Breeders' Cup Pedigree Profile: Flower Alley

Breeders' Cup Pedigree Profile: Flower Alley
Photo: Skip Dickstein
Flower Alley adds new dimension to Distorted Humor line.
Close inbreeding is a tricky proposition, able to concentrate bad traits of the inbred ancestor as well as good ones. For this reason, it is often avoided by breeders. Yet it has produced a number of excellent horses, among them grade I winners Skimming, Two Altazano, and Storming Home.

Flower Alley can now be added to the list. A great-grandson of Mr. Prospector twice over through his sire Distorted Humor   and his maternal grandsire Lycius, he is also inbred 4x5x4 to Northern Dancer through three of the latter stallion's best sire sons.

Flower Alley represents a departure from the early successes of his sire Distorted Humor  , which were primarily through outcrossing away from Mr. Prospector and Northern Dancer. Of the nine stakes winners of the stallion's first Northern Hemisphere crop, only three had inbreeding to Northern Dancer, and none were inbred to Mr. Prospector. Funny Cide, the best of the group, has a 5x5 cross to Ribot as his only inbreeding.

Distorted Humor   is showing signs of being one of those stallions that can work with a variety of pedigree patterns, however. His second crop includes the speedy Commentator, winner of this year's Whitney Handicap (gr. I) and, like Flower Alley, inbred to both Mr. Prospector and Northern Dancer.

Given that neither Distorted Humor   or Mr. Prospector won at more than a mile, one might question Flower Alley's ability to go the 10 furlongs of the Breeders' Cup Classic - Powered by Dodge (gr. I). However, the colt answered that question with a powerful victory in the Travers Stakes (gr. I) at that distance, and a review of his pedigree reveals plenty of stamina sources.


First, while Distorted Humor   was best known as a sprinter, he placed well in races up to nine furlongs and stayed better than the title "sprinter" would imply. Second, Mr. Prospector has proven one of those rare stallions that defy easy categorization, getting runners all over the distance spectrum. Given that he himself had a "could be anything" pedigree with the brilliantly precocious Raise a Native as sire and the Classic winners and sires Nashua and Count Fleet as his first and second damsires, it hardly seems surprising he could sire horses with a wide range of distance aptitudes.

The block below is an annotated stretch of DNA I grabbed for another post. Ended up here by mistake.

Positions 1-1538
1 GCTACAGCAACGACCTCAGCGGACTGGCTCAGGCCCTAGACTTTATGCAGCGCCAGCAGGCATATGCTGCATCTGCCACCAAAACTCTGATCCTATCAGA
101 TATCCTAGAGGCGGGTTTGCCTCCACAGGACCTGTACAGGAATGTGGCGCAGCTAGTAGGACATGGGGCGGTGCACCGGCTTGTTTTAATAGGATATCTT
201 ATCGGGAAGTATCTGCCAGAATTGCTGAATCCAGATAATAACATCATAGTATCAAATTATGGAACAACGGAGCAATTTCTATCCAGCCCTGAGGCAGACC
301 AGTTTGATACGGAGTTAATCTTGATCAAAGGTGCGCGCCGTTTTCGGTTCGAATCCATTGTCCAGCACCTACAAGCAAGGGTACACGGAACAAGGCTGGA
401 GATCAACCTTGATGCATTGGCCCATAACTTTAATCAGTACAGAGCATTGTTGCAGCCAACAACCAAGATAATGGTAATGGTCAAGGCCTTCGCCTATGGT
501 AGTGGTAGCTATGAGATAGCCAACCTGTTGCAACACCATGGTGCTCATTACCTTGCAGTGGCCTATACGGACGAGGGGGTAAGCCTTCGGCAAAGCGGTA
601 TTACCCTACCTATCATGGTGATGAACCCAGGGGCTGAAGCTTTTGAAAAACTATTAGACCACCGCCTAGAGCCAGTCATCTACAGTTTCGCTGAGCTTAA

Finally, one need look no further than the pedigree of Flower Alley's dam, Princess Olivia, to find all the stamina that one might wish. True, Princess Olivia did her best running in sprints, while her sire Lycius scored his primary stakes win in the six-furlong Middle Park Stakes (Eng-I). But Princess Olivia's dam, Dance Image, is by Sadler's Wells, the premier living sire of European Classic winners. Himself a group I winner at up to 10 furlongs and second in the 12 furlong Prix du Jockey Club (Fr-I), Sadler's Wells has sired the winners of 28 events generally considered Classics in England, Ireland, and France as well as the two-time Ascot Gold Cup (Eng-I) winner Kayf Tara.

Princess Olivia is inbred to another stamina source in Goofed, a fine race mare who gained her biggest win in the 1963 Ladies Handicap, then at 12 furlongs. Best known as the dam of Lyphard, one of the stronger stamina influences among Northern Dancer's sons and the damsire of Lycius, Goofed is also the dam of Dumfries (by Reviewer), the fourth dam of Flower Alley.

Diamond Spring, the third dam of Flower Alley, is by an even more notable stamina source in Vaguely Noble. Winner of the 1968 Prix de l'Arc de Triomphe, Vaguely Noble is probably best remembered in the United States for his brilliant staying son Exceller, winner of the 1978 Jockey Club Gold Cup (gr. I) by a desperate nose over Seattle Slew, and for the great international star Dahlia, champion grass horse in the United States in 1974. Dumfries is a half-sister to the high-class mare Nobiliary (Vaguely Noble--Goofed), who defeated males in the Washington, D. C., International Stakes and ran second to Grundy in the Epsom Derby.

Close inbreeding does not always work, but with careful selection of the parents, it has the potential for first-class results. One need look no further than Flower Alley for proof.



American Classic Pedigrees by Avalyn Hunter


In American Classic Pedigrees, author Avalyn Hunter examines the pedigrees of the winners of the five American Classic races from 1914 to 2002: the Kentucky Derby, Preakness Stakes, Belmont Stakes, Kentucky Oaks, and Coaching Club American Oaks.

Readers can trace the rise and fall of various sire lines through the decades as Hunter shows how the Thoroughbred breeding market often dictated which bloodlines had a stronger chance of surviving and gaining prominence.

Available online now from ExclusivelyEquine.com, the official store of The Blood-Horse.

Most Popular Stories